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What the Fugitive Slave Act Can Teach Us About Sanctuary Cities

8 minute read

In the days since assuming the presidency, Donald Trump has worked quickly to transform his campaign promises on immigration into policy. So far, the most dramatic of these policy roll-outs has been Trump’s recent ban on immigration from seven predominantly-Muslim countries. But, should he continue to make good on his election-season statements, another controversial policy may lie ahead: a long-promised crackdown on sanctuary cities.

What form this crackdown will ultimately assume remains to be seen, but he has already issued an Executive Order promising to withhold federal funds from municipalities that refuse to assist federal immigration law enforcement, and on Sunday he reiterated that threat in an interview with Fox News. During his presidential campaign, moreover, Trump often discussed plans to create a federal “deportation force.” And following his November election, Trump tapped Kris Kobach — author of Arizona’s controversial “Papers Please” law — for his transition team. Meanwhile, a wide range of localities have signaled their support or disapproval of the idea: for example, Bozeman officials are considering becoming Montana’s first sanctuary city, even as Ohio legislators consider banning sanctuary cities in their state.

Before moving forward, however, those who support policies that make it difficult for cities to protect undocumented immigrants might consider the fallout from the infamous Fugitive Slave Act.

Passed in September of 1850, the Fugitive Slave Act was part of a bundle of laws that legal historian Paul Finkelman calls the “Appeasement of 1850,” designed to placate southerners spooked by northern efforts to ban slavery in land that had been snatched from Mexico during the recent U.S.-Mexico War. The law achieved this goal by lending the full weight of the federal government to recapturing escaped slaves, even after the fugitives had made it to states where slavery was banned.

It did this in several ways. First, the law imposed fines and jailtime on individuals abetting fugitives’ flight. Second, it required local law enforcement officers (and even private citizens) to actively abet slaveholders’ efforts to recapture their so-called human property — despite legislation, known as “Personal Liberty Laws,” that in some states specifically absolved law enforcement of that obligation. And third, the law created a network of specially-appointed magistrates tasked with determining whether those targeted by the law were, in fact, fugitives from bondage. To ensure these courts produced the outcome slaveholders wanted, the Fugitive Slave Act banned African-Americans’ testimony in their own defense and created financial incentives for magistrates who found in slaveholders’ favor.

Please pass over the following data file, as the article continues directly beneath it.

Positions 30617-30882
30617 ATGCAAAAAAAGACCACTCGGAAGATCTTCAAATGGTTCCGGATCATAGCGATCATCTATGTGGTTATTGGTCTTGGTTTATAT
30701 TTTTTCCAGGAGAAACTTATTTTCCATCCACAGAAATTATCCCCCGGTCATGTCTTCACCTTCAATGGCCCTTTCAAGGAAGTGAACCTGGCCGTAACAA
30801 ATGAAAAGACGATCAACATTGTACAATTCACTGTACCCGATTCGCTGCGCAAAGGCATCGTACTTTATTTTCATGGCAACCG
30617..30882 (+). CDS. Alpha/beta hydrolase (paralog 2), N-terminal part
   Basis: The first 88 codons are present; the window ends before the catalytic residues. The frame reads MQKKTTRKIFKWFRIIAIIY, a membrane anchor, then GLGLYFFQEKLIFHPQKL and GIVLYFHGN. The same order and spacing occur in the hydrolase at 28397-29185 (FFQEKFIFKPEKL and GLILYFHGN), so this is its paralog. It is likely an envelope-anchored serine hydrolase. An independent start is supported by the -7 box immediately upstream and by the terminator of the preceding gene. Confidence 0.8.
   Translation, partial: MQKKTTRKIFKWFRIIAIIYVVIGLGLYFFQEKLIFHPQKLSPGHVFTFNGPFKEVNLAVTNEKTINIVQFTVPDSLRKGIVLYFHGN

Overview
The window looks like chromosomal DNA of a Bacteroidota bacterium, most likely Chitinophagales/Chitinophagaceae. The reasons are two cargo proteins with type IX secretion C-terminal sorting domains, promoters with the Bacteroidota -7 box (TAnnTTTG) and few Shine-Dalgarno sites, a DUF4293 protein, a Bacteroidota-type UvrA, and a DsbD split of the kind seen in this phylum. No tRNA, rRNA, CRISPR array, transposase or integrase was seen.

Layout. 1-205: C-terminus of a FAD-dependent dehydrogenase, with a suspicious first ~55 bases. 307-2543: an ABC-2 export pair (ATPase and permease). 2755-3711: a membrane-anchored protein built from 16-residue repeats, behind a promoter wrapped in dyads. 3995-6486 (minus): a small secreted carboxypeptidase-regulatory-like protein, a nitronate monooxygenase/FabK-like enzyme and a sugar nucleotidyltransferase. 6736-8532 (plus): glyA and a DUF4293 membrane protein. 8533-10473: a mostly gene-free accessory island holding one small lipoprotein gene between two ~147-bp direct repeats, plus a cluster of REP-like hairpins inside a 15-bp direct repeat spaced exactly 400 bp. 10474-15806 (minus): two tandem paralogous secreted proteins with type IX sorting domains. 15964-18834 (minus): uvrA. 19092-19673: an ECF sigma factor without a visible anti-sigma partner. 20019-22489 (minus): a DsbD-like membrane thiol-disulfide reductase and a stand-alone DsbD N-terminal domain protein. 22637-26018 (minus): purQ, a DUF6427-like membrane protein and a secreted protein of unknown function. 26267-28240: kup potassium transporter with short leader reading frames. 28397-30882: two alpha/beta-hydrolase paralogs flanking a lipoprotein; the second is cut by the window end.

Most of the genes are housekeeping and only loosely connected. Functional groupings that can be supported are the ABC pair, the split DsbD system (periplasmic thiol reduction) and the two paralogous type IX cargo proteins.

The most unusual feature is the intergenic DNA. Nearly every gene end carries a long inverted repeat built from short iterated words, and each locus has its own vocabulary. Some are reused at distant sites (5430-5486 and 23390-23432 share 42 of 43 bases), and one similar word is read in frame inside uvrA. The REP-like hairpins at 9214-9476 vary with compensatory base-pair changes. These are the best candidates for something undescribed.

In the three months after the Fugitive Slave Act’s passage, some 3,000 escapees, living precarious lives as free people in the North, fled to Canada. Meanwhile, other African-Americans as well as their white abolitionist allies complained that the law practically begged unscrupulous characters to kidnap free people of color—the long-standing practice that, a decade earlier, had subjected Solomon Northup to his “Twelve Years a Slave.” And even moderate whites, ordinarily unconcerned with slavery and enslaved people, objected to the Fugitive Slave Act as an affront to due process, states’ rights and liberty of conscience.

The backlash against the law was powerful and immediate, and had little, if any precedent, in American history to date. Massive petitions arrived in Congress, angry missives inundated Senators and Representatives, outrage filled the columns of northern newspapers and protests packed the streets.

This backlash, however, was not limited to the formal realm of protests and petition. In September of 1851, free and escaped African-Americans living in Christiana, Penn., opened fire on a federal posse, killing a Maryland slaveholder who had come north seeking a fugitive. Just under a month later, black and white abolitionists in Syracuse, N.Y., broke down the doors of a jail where accused fugitive William Henry was being held and spirited him to freedom. And by the end of that year, Harriet Beecher Stowe was captivating northern readers with a serialized novel that focused, in part, on a young woman and her child as they fled from merciless agents of the Fugitive Slave Act. That novel, of course, was Uncle Tom’s Cabin.

Perhaps the most dramatic backlash against the Fugitive Slave Act took place in 1854. In February of that year, a 19-year-old fugitive named Anthony Burns arrived in Boston after a harrowing, three-week sea journey from Richmond. Hiding in a space no larger than a coffin, Burns had nearly starved and frozen to death during his storm-tossed odyssey to the North.